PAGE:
Every day it is being accessed, shared, managed and transferred by people in your organization—in all departments and at all levels. Unless your employees have a solid understanding of the considerations and challenges involved in managing data, you risk a data breach, diminished customer trust and possible enforcement action.
IAPP training can provide your staff with the knowledge they need to help you meet your privacy program goals of reduced risk, improved compliance, enhanced brand loyalty and more. The IAPP offers privacy and data protection training programs specifically designed to extend that knowledge to those on your team requiring a solid understanding of privacy principles and practices.
In order to help you drive privacy knowledge across your organization, our comprehensive and flexible programs can be suited to your specific needs and availability
This training is a robust, interactive opportunity to learn about critical privacy concepts that are also integral to the CIPP/G exam. While not purely a “test prep” course, this training is appropriate for professionals who plan to certify, as well for those who want to deepen their privacy knowledge. Both the training and the exam are based on the same body of knowledge.
Introduces definitions of privacy and PII, explains the importance of privacy as a core value in U.S. society, reviews the FIPPs, and compares and contrasts information privacy and information security
Explains the purpose of the Federal Privacy Council, describes the duties of the SAOP, reviews general requirements of agency privacy programs, summarizes the concepts and practice of continuous monitoring and describes agency responsibilities for employee and contractor training and accountability
Reviews the major purpose and policy objectives of the Privacy Act of 1974, to whom it applies and whom it protects, as well as which agencies are exempt from specific provisions of the Act; describes the intention of systems of records and systems of records notices; summarizes the benefits of computer matching programs and the privacy protections built into them; reviews the civil remedies and criminal penalties for Privacy Act violations.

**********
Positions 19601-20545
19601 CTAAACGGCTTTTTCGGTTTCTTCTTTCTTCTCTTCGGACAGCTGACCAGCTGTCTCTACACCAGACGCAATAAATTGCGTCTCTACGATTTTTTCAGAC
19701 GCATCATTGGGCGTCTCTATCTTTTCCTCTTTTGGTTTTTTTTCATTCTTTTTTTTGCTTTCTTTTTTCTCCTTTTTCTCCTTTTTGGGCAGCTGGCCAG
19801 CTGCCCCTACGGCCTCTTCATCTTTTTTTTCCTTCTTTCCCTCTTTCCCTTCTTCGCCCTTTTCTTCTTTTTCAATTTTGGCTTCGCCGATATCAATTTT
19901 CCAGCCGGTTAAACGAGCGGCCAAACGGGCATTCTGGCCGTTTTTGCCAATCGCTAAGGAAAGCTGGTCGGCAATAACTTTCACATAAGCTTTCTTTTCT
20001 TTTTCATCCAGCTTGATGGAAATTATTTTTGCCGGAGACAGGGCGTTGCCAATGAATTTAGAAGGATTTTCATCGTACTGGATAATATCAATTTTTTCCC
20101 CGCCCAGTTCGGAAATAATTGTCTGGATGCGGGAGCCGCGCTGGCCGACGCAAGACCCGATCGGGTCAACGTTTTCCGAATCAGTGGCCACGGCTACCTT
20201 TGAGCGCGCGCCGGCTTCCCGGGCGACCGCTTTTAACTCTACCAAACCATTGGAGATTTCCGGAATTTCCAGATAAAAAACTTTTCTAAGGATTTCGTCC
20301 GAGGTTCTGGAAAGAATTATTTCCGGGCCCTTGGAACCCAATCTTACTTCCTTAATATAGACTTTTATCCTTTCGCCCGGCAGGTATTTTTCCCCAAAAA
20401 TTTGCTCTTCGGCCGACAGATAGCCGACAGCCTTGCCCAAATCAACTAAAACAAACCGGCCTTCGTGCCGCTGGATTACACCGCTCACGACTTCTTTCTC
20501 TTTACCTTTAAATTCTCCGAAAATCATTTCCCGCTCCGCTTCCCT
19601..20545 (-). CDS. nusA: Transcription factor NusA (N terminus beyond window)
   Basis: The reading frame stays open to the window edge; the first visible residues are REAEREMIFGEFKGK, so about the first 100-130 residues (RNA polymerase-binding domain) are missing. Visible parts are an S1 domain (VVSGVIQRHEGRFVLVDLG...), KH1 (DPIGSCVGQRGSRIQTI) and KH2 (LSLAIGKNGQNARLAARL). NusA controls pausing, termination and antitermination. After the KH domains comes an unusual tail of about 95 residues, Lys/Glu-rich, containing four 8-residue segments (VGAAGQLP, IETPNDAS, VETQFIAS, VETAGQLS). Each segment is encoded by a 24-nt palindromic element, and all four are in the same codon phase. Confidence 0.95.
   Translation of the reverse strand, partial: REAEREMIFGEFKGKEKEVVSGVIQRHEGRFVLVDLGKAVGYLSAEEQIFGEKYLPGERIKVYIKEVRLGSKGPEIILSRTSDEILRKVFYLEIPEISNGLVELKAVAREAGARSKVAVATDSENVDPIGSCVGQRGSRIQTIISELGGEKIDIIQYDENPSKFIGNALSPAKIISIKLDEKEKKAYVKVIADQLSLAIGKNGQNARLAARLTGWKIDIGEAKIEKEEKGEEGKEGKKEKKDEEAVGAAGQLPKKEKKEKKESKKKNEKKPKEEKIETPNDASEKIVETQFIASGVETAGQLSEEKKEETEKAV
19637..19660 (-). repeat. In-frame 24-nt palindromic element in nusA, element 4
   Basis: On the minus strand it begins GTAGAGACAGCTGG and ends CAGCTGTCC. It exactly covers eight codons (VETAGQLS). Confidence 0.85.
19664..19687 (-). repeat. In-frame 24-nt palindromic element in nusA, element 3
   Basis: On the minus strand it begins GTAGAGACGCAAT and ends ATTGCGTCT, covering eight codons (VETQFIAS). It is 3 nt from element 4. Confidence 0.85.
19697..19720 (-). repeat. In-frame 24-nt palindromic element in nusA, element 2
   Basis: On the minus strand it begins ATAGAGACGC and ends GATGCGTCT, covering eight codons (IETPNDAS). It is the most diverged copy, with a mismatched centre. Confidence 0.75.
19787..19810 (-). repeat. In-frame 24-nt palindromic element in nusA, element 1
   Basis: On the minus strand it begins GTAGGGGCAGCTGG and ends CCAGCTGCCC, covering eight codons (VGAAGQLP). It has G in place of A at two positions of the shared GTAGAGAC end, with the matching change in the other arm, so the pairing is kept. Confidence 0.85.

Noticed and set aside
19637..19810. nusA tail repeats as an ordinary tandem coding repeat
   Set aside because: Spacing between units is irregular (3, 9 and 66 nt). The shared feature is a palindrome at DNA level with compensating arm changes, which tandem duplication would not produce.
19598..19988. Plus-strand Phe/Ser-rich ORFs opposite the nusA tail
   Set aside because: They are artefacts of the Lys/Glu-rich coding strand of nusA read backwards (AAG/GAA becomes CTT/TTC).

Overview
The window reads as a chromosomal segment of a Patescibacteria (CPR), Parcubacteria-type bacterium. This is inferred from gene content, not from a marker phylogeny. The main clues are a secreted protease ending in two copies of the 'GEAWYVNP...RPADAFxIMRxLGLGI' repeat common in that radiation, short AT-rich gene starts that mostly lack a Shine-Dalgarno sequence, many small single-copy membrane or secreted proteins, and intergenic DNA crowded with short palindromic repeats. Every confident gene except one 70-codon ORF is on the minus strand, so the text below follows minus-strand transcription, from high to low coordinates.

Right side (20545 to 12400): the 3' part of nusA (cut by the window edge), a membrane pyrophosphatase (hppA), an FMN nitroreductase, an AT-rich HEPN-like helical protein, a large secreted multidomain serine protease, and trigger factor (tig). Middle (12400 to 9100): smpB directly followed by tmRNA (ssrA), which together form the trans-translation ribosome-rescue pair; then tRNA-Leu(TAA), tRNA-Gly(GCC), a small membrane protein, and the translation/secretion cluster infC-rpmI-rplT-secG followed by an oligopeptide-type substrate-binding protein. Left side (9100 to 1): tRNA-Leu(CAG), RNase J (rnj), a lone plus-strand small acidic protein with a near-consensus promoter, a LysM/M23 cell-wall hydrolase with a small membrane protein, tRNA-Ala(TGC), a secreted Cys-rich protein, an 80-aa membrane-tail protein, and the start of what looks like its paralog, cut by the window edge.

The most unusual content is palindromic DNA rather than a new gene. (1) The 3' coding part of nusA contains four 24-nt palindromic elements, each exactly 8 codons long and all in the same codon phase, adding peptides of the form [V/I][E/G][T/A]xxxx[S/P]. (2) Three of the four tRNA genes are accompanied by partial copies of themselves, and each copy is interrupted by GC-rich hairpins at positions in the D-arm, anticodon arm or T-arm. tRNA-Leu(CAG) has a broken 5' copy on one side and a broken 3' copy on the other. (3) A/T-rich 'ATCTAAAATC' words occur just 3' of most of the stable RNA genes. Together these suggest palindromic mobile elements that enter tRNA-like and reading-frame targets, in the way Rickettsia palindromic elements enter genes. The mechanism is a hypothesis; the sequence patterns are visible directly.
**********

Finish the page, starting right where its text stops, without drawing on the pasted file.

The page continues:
Explains the implications of the Federal Information Security Management Act (FISMA) for federal agencies; describes key responsibilities of federal agencies as a result of several U.S. government privacy laws, including: the Paperwork Reduction Act, Data Quality Act, Federal Agency Data Mining Reporting Act, Federal Records Act, Controlled Unclassified Information (CUI) Office Notice, and Cybersecurity Information Sharing Act (CISA); describes the objective of federal open meetings laws
Reviews the various NIST publications and OMB memoranda that govern risk management of privacy and security in government systems, as well as the Fair Information Practice Principles (FIPPs) underlying these standards; describes agency requirements for tracking and documenting breach response activities, according to OMB M-17- 12; explains the difference between incidents and breaches; introduces the three privacy engineering objectives outlined in NISTIR 8062, “An Introduction to Privacy Engineering and Risk Management in Federal Systems.”
Describes the rights granted by the Freedom of Information Act (FOIA) of 1966, as well as several exceptions to the act and the purpose of institutional review boards (IRBs); reviews the privacy-related requirements set forth by OMB M-17-06, “Policies for Federal Agency Public Websites and Digital Services.”; explains privacy safeguards that agencies should put into place when working with contractors and third parties.
Identifies the privacy-related components of laws related to protected health information (PHI); describes the major points of laws relating to intelligence and homeland security; explains the significant differences, from a privacy perspective, between the USA PATRIOT Act and the USA FREEDOM Act, reviews federal government aspects of privacy-related laws in the financial and communications sectors.
Describes the Fourth Amendment and the related questions used to evaluate whether an individual’s rights under this amendment have been violated; reviews the concept of third-party doctrine; reviews the Stored Communications Act.
Summarizes the primary privacy reporting obligations of federal agencies; refers to a full list of memoranda, law, directives, executive orders and other guidance covered in the training